How To Choose A DAW That Works For You (4 Critical Tips)

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  • New to music production? How do you choose the best DAW for your needs?
  • Learn how to pick a DAW that works for you.
  • Also, check out our guide to the best free DAWs if you’re on a micro-budget.

If you are looking to create your own home studio setup for music production, one of the most important tools you’ll need is a Digital Audio Workstation (DAW).

A DAW is computer software that allows you to do everything from recording to mixing and even mastering your audio.

However, if you’ve done any research on them, you’ve probably been overwhelmed by the number of options out there. What makes it harder is how passionate and persuasive people can be about their DAW of choice. Who can you trust when everyone swears that their favorite DAW is the best one?

From Pro Tools to Logic Pro X to Ableton Live and even Garageband¬†there are many differing opinions on what the best DAW is. This may leave you wondering…

What DAW Should I Choose For My Home Studio?

As with many things in music production, this is a matter of personal choice. It all depends on what you want out of your DAW!

Different programs will suit different needs, so you should consider things such as your genre, skill level, and budget when choosing a DAW. It’s important that you at least get a broad idea of the options out there before you commit to anything.

P.S.Bookmark these comparison articles for later (they’ll help you narrow down your choice even more)

Questions To Consider

To help you decide which DAW is best for you, here are some important questions you should be asking yourself…

1. What Do You Hope To Accomplish With Your DAW?

The first thing you will want to think about when looking for the right DAW is what you actually want to do with it.

Are you an artist or songwriter who is looking to create demos of their songs? An electronic music producer? A mixing engineer?

Each of these roles will require their own specific needs to get the job done, so you should consider exactly what features and specifications you’re after in a DAW.

I have Pro Tools and Logic Pro X licenses, and I’ve found that Logic is a great DAW for writing and producing music – the stages of the process where you are the most creative. If this is as far as you want to go with your recording software, this may be a great option for you.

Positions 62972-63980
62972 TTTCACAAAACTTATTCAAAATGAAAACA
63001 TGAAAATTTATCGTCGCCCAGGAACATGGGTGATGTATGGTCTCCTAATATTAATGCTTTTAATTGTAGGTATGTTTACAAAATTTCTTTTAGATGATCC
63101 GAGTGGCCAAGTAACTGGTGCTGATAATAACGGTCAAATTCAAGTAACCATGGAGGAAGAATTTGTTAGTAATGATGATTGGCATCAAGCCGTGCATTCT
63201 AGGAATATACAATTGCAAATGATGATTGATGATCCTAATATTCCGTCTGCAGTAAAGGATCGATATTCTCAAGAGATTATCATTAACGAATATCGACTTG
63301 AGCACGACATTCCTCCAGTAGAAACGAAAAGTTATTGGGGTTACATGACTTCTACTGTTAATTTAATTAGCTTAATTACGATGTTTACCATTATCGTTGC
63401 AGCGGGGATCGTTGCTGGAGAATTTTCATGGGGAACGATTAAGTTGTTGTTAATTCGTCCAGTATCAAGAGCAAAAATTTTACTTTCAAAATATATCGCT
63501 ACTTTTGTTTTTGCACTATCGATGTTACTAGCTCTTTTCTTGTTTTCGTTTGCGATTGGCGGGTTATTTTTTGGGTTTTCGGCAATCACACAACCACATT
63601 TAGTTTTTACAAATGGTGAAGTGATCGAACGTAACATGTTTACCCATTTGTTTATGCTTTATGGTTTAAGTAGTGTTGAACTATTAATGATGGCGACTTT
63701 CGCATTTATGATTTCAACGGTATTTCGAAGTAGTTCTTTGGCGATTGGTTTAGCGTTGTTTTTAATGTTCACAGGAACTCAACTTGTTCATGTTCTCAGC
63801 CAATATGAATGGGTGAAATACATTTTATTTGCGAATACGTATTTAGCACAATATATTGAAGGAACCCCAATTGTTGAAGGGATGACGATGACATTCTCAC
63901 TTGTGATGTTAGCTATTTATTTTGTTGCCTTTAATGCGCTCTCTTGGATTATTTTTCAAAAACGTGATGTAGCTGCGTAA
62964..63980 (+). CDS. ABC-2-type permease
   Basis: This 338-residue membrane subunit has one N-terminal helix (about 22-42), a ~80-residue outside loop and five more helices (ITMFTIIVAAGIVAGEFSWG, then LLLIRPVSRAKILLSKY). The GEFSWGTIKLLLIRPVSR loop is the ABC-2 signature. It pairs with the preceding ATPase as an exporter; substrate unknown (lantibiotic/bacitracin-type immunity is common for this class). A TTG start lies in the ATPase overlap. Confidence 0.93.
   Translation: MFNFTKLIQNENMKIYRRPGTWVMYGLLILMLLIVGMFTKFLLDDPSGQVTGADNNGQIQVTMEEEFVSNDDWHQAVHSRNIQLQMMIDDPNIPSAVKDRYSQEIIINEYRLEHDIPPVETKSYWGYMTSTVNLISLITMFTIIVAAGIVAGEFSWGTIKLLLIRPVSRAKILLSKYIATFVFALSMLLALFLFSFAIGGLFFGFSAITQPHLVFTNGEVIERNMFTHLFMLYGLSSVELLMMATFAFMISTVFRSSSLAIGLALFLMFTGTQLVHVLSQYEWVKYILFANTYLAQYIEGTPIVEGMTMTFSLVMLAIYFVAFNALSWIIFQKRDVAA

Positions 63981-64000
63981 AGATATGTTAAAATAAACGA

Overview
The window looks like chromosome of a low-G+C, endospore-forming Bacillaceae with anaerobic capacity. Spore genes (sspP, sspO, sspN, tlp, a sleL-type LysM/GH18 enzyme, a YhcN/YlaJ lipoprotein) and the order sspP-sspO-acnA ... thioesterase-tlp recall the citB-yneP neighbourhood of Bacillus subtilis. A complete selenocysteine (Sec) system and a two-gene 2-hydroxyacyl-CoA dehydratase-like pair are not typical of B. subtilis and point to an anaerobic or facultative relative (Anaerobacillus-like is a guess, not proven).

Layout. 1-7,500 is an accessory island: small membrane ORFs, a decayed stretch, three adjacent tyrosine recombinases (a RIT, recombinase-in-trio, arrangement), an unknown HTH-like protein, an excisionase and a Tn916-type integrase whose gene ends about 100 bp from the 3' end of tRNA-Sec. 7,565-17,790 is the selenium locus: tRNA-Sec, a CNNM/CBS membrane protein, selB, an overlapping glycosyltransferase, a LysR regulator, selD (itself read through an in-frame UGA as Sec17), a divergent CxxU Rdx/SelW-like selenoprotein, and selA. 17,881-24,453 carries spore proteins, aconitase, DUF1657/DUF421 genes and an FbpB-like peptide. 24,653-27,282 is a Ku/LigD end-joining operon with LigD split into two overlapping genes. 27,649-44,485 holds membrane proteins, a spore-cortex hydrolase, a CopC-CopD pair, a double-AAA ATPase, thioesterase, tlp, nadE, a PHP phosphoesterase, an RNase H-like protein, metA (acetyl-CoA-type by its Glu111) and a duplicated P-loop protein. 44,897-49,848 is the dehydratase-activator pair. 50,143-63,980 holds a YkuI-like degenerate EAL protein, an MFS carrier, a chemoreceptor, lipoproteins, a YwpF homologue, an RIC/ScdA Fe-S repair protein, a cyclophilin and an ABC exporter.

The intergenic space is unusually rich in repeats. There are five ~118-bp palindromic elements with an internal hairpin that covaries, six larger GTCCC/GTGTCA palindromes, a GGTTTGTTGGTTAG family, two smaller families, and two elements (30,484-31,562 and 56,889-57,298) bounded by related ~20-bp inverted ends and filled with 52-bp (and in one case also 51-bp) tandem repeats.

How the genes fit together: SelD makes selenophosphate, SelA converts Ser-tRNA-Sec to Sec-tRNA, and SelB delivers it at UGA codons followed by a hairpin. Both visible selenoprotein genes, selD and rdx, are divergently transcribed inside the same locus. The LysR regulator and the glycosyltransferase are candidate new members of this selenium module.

On the other hand, Pro Tools is excellent for getting more technical when in the editing and mixing phases of a song. If you are going to be working more on the technical side of music production, or plan on working in the industry, this may be the best option for you.

Regardless of which DAW you choose, knowing what you want to do with your recording software can help you make a more useful, informed purchase.

2. What Type Of Music Do You Want To Work On?

Once you’ve figured out what you want to use your DAW for, you should then ask what kind of music you want to work on with it. Knowing the type of music you are going to be recording and mixing is an important factor in deciding which DAW will work best for you.

While programs like Avid’s Pro Tools are the professional industry standard, it is software that is better suited for those who plan to record live audio – like a band in a studio.

Pro Tools can handle recording many tracks of audio at once, and its audio editing capabilities are very robust.

If you are interested in producing electronic music and working more with MIDI tracks, a DAW such as Logic Pro X, Ableton Live, or FL Studio might be better suited for you, as this is the strong suit of these programs.

That is not to say that Pro Tools doesn’t have any MIDI capabilities or FL Studio does not have any audio recording capabilities.

Pro Tools does not offer more than a few stock virtual instruments with its software, but if you invest in some good third-party ones you could absolutely use it to make electronic music. DAWs like Ableton or FL Studio also allow you to record live audio, but Pro Tools was really built for this.

One catch with using virtual instruments in Pro Tools you cannot use VST plugins, which is a very common virtual instrument format.

Avid has its own format for virtual instruments known as AAX. This could limit your options if the virtual instruments you are interested in don’t have an AAX format, or may require you to buy another plugin that allows you to use VSTs in Pro Tools.

On the flip side, from my experience, the audio editing capabilities in Logic are not nearly as robust as Pro Tools if you need to do some intense editing of live instruments or vocals.

Knowing what type of music you are going to be producing will also greatly influence your choice of DAW. Overall, I would recommend Ableton Live or FL Studio for electronic music production, but you might also want to check out PreSonus Studio One, Bitwig, and Logic Pro.

3. How Experienced Are You?

This next question may make your decision more complicated than the first two. Sure, knowing what you want to accomplish with your DAW and the type of music you will be working on helps to narrow down your options.

However, the reality is that some DAWs are easier to learn than others. Therefore, your experience level with recording software may affect which DAW you purchase.

For example, if you are more interested in recording genres with a lot of live instruments, Pro Tools is one of the best choices due to its efficient CPU usage and audio editing capabilities.

However, if you are new(er) to music production, it may not be the best DAW to start with. It is not the most beginner-friendly and definitely has a learning curve to it.

It is more advanced software that really gives you the ability to create a customized workflow. I know many people who tried to learn on this DAW first and found it to be a little overwhelming because there is so much to learn about it.

If you want to put the time in and learn it, by all means, go for it! (As a side note, Pro Tools is still recognized as the industry standard, so it’s good to learn it if you are interested in working in a professional studio one day!)